Six ways risk management can help you

1. Identify key risks so that you can focus your limited resources on the risks that matter most

It’s the interplay of factors that differentiates risks. Breaking a rule or breaching a standard is just a starting point in determining risk. Going over the speed limit on the freeway is a standard that most of us break routinely. If this is the only risk factor, it’s not a very good indicator of risk. However, it’s a much more risky situation to be going over the speed limit, weaving in and out of traffic, failing to signal, and driving an unsafe car. This driver is reckless and can kill people.

2. More objectivity in decisions

Three nurses breach the same standard. Common sense says the risk in each situation is different, but there are a lot of grey areas. They all have complaints lodged against them for “failing to provide care.” Nurse #1 wasn’t able to provide care because of understaffing and because she was attending to other patients who had more urgent needs. Nurse #2 works in a Long Term Care facility and didn’t provide care because the patient was “difficult” and he didn’t “like this person.” Nurse #3, who has a very bad attitude, didn’t provide care to a patient in a critical care unit because of an argument with co-workers. From a risk perspective, these three situations are vastly different. If 100% represents the potential of death arising from a nurse’s actions, Nurse #3 is probably at about 95%, Nurse #2 is at 55%, and Nurse # 1 is at 10%. (The risk in the #1 situation, however, is systemic and needs to be looked at).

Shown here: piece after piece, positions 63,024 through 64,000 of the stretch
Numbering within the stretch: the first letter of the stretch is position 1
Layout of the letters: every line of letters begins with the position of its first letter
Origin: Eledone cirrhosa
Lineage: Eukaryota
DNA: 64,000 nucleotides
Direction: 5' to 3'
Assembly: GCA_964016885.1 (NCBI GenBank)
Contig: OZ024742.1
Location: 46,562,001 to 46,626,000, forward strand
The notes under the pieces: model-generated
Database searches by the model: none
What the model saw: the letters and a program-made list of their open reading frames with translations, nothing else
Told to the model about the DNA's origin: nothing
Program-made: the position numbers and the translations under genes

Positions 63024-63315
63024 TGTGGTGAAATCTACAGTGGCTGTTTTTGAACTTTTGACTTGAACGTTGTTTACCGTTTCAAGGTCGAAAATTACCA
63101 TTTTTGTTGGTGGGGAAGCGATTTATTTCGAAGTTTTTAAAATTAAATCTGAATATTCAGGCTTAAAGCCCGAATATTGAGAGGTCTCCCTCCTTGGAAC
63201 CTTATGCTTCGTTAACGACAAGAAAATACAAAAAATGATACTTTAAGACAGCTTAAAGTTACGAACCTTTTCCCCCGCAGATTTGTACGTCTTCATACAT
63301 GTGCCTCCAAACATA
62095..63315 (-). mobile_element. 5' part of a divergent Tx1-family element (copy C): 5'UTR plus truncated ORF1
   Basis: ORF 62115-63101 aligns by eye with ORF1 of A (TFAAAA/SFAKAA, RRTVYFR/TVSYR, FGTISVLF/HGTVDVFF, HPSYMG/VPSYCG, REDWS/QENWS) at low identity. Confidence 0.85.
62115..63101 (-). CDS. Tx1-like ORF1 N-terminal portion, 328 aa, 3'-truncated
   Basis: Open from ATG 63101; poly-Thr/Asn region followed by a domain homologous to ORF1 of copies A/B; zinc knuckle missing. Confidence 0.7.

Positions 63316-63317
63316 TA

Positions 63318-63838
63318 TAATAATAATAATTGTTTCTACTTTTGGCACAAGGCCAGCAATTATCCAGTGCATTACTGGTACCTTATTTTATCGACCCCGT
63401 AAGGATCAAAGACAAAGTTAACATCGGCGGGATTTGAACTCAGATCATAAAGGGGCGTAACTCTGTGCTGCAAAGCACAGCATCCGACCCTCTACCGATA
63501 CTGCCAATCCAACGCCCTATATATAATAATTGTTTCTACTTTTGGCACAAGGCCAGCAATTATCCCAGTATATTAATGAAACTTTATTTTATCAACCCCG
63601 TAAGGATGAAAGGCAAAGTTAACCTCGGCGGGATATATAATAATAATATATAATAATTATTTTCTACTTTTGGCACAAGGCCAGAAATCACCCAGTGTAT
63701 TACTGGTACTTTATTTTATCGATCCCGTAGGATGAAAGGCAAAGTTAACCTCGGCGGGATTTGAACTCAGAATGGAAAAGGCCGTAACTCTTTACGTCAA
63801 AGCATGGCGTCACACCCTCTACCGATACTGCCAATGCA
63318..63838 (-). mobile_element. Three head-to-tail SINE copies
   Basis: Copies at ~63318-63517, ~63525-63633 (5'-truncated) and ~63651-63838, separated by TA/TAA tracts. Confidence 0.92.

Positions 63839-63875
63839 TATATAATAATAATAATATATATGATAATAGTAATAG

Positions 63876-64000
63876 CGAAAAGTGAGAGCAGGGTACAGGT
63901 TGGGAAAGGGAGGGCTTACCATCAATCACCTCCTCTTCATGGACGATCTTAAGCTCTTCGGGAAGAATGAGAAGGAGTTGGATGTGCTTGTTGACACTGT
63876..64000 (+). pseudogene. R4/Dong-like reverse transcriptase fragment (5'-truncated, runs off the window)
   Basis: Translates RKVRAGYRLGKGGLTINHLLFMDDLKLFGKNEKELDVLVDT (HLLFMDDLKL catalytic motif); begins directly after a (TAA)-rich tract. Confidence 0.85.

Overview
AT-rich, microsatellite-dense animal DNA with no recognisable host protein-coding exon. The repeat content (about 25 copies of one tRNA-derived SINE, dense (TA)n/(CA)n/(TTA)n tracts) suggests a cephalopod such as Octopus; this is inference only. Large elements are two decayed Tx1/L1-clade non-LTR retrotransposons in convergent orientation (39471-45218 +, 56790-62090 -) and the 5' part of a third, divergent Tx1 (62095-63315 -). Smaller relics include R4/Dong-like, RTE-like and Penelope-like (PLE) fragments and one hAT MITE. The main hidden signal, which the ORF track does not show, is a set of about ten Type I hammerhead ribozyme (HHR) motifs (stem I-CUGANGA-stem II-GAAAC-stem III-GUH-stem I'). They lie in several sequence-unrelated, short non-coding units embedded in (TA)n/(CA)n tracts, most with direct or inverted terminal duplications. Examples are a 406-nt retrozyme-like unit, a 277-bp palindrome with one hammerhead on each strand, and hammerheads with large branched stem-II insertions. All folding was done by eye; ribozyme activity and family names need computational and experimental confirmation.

3. Transparent logic to support your decisions and to get others to support them too

A risk framework for making decisions is like an x-ray — it reveals the heart of the matter. Your decision may have 10 lbs of documents that support it. The weight of the documents doesn’t add to the clarity of logic.

4. Develop effective strategies for dealing with challenging situations

Formal risk management adds a sharp focus to what you’re doing. Think of the referees in a hockey game. Good referees, like regulators, understand the history of the players and their coaches, what’s at stake, and the likelihood of unacceptable behavior in the game about to be played. The refs determine in advance a strategy for ensuring a fair game that fans will enjoy that also minimizes player injuries. Part of their strategy may be to tell the teams that they plan to enforce rules that have previously gone un-enforced.

5. A holistic response for the most difficult threats

A headline in today’s paper reads, “New York tries to unclog its arteries.” (The Globe and Mail, September 28, 2006) Banning trans-fat-free oil from use in “2,600 eateries” in the Big Apple may be a starting point. However, will this reduce demand for heart surgery? As an isolated action, not likely — because significant numbers of our fellow citizens will continue to find unhealthy food choices. They’ll overeat and fail to get enough exercise. Billions of dollars of advertising will sell them on lifestyles that will kill them.

What’s the holistic solution? We can learn from from our success in fighting tobacco addition. The defensive strategy had governments regulating the product, the packaging and the advertising. The offensive strategy tackled public acceptance of smoking and, in the face of strong resistance and criticism, public opinion eventually changed. This set the stage for other stakeholders to restrict smoking in public places and generally join the fight. Difficult problems need a holistic solution that comes from the collaboration of partners.

6. Faster decision-making, better decisions

A dog can make a fast and accurate decision using its nose. Good decisions are 90% having the right information and 10% judgment.
A risk framework gets you focused on the decisions you need to make and the information you need to make those decisions. The information may not be in your database. It may be a challenge to procure it and get it reported. The risk framework helps. It gets you to answer important questions. What risks matter? What decisions will I have to make to deal with these risks? What information do I need to make these decisions? How is the information going to be reported?

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